Google Translate & Wikipedia: 16 Million Words Later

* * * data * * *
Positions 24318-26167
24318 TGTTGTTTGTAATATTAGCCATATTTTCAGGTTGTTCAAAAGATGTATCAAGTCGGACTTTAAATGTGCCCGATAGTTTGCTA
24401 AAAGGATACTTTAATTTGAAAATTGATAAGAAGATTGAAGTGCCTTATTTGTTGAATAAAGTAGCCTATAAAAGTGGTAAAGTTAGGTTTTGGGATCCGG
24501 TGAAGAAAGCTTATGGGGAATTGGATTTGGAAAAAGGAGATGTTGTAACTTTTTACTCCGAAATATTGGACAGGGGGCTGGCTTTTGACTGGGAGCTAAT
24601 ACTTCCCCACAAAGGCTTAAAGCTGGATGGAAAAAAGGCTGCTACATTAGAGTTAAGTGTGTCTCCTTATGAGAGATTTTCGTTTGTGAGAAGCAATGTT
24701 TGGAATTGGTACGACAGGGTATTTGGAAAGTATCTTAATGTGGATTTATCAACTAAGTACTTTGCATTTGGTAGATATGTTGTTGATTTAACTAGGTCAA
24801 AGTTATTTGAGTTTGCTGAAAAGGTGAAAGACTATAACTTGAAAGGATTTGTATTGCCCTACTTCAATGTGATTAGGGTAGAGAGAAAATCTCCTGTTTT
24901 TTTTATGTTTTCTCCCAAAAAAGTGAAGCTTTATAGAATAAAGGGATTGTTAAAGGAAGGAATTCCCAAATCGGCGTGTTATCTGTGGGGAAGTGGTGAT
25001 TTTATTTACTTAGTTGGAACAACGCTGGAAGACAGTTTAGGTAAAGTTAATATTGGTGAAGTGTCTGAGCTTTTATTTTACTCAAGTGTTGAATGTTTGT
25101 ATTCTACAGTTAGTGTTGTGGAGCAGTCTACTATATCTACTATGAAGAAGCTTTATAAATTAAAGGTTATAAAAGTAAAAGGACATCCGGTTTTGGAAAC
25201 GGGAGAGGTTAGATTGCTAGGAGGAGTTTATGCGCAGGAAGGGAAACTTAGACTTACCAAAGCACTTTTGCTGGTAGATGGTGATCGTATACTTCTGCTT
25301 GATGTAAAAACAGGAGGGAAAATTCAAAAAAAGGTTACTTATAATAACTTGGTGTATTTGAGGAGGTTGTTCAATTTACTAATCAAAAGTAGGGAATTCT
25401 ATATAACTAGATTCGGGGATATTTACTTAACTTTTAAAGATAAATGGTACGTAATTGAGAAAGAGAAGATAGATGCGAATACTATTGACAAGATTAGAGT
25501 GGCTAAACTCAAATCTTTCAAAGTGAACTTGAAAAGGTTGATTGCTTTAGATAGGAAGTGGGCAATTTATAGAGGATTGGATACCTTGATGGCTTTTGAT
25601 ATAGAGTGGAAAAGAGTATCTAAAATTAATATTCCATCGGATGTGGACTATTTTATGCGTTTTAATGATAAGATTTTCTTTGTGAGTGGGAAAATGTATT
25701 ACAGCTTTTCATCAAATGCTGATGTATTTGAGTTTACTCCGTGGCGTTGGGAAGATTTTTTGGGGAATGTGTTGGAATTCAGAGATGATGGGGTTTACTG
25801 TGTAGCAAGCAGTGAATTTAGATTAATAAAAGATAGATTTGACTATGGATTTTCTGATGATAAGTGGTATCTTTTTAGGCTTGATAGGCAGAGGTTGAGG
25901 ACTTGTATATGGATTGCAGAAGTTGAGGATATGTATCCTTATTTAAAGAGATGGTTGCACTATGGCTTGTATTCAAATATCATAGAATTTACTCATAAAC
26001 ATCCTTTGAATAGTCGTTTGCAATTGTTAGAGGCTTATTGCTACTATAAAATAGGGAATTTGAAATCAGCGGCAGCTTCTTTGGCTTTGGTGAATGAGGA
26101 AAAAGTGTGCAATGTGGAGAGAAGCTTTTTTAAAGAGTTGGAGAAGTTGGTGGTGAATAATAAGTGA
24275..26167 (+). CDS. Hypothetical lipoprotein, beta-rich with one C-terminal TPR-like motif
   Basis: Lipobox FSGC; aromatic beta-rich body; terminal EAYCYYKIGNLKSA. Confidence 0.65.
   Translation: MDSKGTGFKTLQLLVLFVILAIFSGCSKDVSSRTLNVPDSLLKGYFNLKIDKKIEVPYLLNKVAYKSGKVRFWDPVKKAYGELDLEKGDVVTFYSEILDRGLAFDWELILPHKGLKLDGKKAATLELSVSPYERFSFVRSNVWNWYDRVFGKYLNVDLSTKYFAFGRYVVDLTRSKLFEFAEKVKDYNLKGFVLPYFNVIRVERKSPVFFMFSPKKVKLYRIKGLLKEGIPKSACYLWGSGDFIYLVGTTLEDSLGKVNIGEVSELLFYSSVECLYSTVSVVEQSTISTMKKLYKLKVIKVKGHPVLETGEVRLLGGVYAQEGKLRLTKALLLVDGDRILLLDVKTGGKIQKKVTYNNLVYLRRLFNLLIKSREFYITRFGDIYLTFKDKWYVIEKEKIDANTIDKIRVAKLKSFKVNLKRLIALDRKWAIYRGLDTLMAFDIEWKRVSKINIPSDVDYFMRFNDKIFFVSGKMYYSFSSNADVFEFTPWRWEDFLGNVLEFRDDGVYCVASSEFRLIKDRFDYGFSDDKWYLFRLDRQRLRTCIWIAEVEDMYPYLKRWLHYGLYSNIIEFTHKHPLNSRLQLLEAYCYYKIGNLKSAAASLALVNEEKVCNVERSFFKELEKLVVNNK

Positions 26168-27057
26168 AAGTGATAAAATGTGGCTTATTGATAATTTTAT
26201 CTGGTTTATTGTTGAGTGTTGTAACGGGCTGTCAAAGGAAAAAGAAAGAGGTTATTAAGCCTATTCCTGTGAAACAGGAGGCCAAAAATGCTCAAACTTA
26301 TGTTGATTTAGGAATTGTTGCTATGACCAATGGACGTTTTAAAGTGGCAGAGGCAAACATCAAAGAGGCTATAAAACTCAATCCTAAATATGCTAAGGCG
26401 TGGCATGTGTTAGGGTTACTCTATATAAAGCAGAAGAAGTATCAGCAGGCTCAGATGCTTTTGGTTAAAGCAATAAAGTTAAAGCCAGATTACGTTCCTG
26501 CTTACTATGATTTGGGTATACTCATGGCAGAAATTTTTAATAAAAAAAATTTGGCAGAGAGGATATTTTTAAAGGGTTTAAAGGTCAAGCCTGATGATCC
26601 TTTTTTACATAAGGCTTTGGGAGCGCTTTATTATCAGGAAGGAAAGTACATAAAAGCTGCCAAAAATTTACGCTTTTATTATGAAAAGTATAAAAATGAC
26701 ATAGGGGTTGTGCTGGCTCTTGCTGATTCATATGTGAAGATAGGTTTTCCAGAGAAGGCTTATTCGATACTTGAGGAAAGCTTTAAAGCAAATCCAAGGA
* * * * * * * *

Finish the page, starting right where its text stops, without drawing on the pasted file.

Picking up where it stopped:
first_imgA Web Developer’s New Best Friend is the AI Wai… 8 Best WordPress Hosting Solutions on the Market mike melanson Top Reasons to Go With Managed WordPress Hosting Tags:#crowdsourcing#Google#news#NYT#web center_img Related Posts With its translation efforts now recognizing more than 30 languages, what better partner to work with the user-created encyclopedia Wikipedia than Google? The search engine touted its efforts last week at Wikimania 2010, claiming that its translation tools have been used to translate “more than 100 million words of Wikipedia content into various languages worldwide”.According to a blog post on the Google Translate Blog, Google’s Translator Toolkit has been used over the past two years to bring Wikipedia’s 1.3 billion English words and 2.5 million articles to languages like Swahili and Hindi. During the first three months, the service was used to translate “600,000 words from more than 100 articles in English Wikipedia, growing Hindi Wikipedia by almost 20 percent” and has since translated more than 16 million words. Nonetheless, Google says that it is “off to a good start but, as you can see […] we have a lot more work to do to bring the information in Wikipedia to people worldwide”. The Translator Toolkit, unlike Google Translate, assists in translating content in a number of ways, rather than simply offering a machine translation and leaving it at that. The service, which is designed to pull Wikipedia’s pages directly, not only offers a translation, but offers help with translating difficult phrases and words. It also shows how other translations have occurred across the Web and, in a very Wikipedian fashion, share translations with others to view and edit. The use of Google’s Translator Toolkit shows the company’s continuing efforts in the realm of translation. Google has been busy lately, with automated captioning for YouTube videos, auto-translation for websites in Chrome and software to provide real-time voice translation over mobile phones. Why Tech Companies Need Simpler Terms of Servic…last_img